The train loitered through the countryside as if it had lost its way. Davenport was sitting in the corner of the carriage, pretending to read a book, as his mind reacted to scenes it had not yet experienced. The book was the one by JD Salinger, and the print on the pages was in blocks of foreign black.

Use Town was the place the station ticket-puncher had mentioned as being the train’s destination. Near Liverpool it was, he was assured by someone. Use Town may even have one of those underground trains. The train he was now on might even change into an underground one, come Liverpool.

There were three other people in the carriage; a woman with a large flowery hat not unlike his mother’s fascinator and a man who sniggered a lot and a little girl in the other corner of the seat who was evidently someone’s daughter.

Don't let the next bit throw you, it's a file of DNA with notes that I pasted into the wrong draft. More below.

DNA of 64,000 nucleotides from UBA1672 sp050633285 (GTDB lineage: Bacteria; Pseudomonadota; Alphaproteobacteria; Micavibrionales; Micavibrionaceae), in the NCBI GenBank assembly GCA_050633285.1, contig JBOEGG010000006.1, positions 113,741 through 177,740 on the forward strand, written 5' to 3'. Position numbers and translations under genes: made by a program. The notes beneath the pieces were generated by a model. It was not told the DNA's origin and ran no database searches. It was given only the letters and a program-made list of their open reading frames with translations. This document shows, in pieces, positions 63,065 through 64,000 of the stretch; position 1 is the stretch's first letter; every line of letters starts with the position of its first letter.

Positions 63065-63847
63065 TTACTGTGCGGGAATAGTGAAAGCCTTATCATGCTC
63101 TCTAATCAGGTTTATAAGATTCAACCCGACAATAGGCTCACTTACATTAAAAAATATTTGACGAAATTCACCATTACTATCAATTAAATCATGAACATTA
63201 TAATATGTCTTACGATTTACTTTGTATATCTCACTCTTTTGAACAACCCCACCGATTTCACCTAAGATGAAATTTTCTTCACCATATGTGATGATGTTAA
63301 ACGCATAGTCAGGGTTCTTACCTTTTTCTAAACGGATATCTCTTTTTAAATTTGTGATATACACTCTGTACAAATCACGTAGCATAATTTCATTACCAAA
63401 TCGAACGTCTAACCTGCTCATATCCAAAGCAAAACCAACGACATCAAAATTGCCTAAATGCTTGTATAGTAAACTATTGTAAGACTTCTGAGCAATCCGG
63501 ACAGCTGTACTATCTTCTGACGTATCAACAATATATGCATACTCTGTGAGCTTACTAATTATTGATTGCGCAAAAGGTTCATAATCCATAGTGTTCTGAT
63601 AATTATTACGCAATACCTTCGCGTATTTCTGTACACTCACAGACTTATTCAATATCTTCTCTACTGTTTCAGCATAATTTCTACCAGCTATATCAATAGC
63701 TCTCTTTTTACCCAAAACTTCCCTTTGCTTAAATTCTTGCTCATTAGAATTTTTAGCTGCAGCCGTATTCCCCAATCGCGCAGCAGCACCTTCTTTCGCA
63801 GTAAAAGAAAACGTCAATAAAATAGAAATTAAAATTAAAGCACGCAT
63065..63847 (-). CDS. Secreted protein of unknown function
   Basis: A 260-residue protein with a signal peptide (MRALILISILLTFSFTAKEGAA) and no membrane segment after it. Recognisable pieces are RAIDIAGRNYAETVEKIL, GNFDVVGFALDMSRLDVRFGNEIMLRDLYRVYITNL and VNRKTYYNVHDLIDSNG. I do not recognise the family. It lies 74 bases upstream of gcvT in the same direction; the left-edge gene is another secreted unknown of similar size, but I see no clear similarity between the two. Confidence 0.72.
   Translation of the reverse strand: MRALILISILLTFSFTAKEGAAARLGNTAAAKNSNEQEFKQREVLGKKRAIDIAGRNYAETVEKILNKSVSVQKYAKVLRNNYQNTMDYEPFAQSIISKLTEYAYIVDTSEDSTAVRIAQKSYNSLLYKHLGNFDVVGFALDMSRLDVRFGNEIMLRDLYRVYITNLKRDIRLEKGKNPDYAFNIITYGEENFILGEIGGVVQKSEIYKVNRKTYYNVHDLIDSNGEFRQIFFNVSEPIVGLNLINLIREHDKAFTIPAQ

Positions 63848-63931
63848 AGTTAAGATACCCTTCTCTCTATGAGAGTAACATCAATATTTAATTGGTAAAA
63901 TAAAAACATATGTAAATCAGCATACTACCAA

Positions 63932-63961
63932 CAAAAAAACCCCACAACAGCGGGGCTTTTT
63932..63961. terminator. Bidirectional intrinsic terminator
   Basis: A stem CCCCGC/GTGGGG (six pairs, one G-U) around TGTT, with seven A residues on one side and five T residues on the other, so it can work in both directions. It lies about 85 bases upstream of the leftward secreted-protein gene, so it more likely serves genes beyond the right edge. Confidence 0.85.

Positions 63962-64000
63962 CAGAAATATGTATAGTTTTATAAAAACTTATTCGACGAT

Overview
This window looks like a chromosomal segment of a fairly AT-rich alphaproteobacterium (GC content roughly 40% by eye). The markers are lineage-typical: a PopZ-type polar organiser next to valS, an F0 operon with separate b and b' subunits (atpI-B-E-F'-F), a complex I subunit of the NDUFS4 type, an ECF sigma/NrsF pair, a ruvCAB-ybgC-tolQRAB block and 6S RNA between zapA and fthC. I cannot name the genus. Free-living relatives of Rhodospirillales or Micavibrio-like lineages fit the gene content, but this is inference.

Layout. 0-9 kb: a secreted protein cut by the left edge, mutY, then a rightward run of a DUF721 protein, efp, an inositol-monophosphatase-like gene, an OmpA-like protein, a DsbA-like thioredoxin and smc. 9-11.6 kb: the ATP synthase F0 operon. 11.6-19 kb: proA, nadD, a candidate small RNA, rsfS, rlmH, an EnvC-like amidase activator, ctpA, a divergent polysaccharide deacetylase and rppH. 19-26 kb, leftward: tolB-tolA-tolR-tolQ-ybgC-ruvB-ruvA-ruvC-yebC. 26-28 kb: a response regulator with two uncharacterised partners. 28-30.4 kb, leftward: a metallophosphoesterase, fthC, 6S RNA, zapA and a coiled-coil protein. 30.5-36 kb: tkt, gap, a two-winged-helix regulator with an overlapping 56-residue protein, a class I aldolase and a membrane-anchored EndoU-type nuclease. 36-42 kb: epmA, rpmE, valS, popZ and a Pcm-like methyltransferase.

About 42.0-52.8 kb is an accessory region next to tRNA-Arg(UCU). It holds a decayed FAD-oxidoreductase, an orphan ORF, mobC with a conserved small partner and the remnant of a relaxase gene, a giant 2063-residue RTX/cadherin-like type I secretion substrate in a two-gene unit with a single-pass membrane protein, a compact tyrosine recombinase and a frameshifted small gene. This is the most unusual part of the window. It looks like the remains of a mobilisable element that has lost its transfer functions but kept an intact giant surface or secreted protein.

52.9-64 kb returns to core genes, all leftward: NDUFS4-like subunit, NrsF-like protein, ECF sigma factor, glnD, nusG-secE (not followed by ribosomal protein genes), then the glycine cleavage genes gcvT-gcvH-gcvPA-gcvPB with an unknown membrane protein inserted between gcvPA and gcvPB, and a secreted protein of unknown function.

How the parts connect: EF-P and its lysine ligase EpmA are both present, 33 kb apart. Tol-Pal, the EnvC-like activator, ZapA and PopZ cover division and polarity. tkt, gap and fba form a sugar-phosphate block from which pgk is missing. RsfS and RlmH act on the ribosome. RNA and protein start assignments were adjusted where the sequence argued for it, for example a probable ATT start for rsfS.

Davenport stared at the girl. She must be 12, only 3 years younger than him.

‘Is it Use Town this train’s going?’ he asked. This was the first time he had spoken on a train.

‘USETON,’ the girl mumbled, after a tunnel.

‘Is it near Liverpool?’ he asked.

‘It’s not NEAR anywhere, it’s IN London, it’s part of London. A big station.’

‘Does the train go underground there and reach Liverpool — I want to go to Liverpool to see its cavern, you see?’

‘No, you’ll have to change.’

Davenport pondered. He’ll have to change. He nodded, understanding perhaps for the first time.


The hubbub of the big station was more surprising than he expected. It hit him like a chain of those summer storms chasing each other around the hills surrounding Davenport’s village back home. The little girl told him where to go. He hadn’t realised that he could have relieved himself on the train.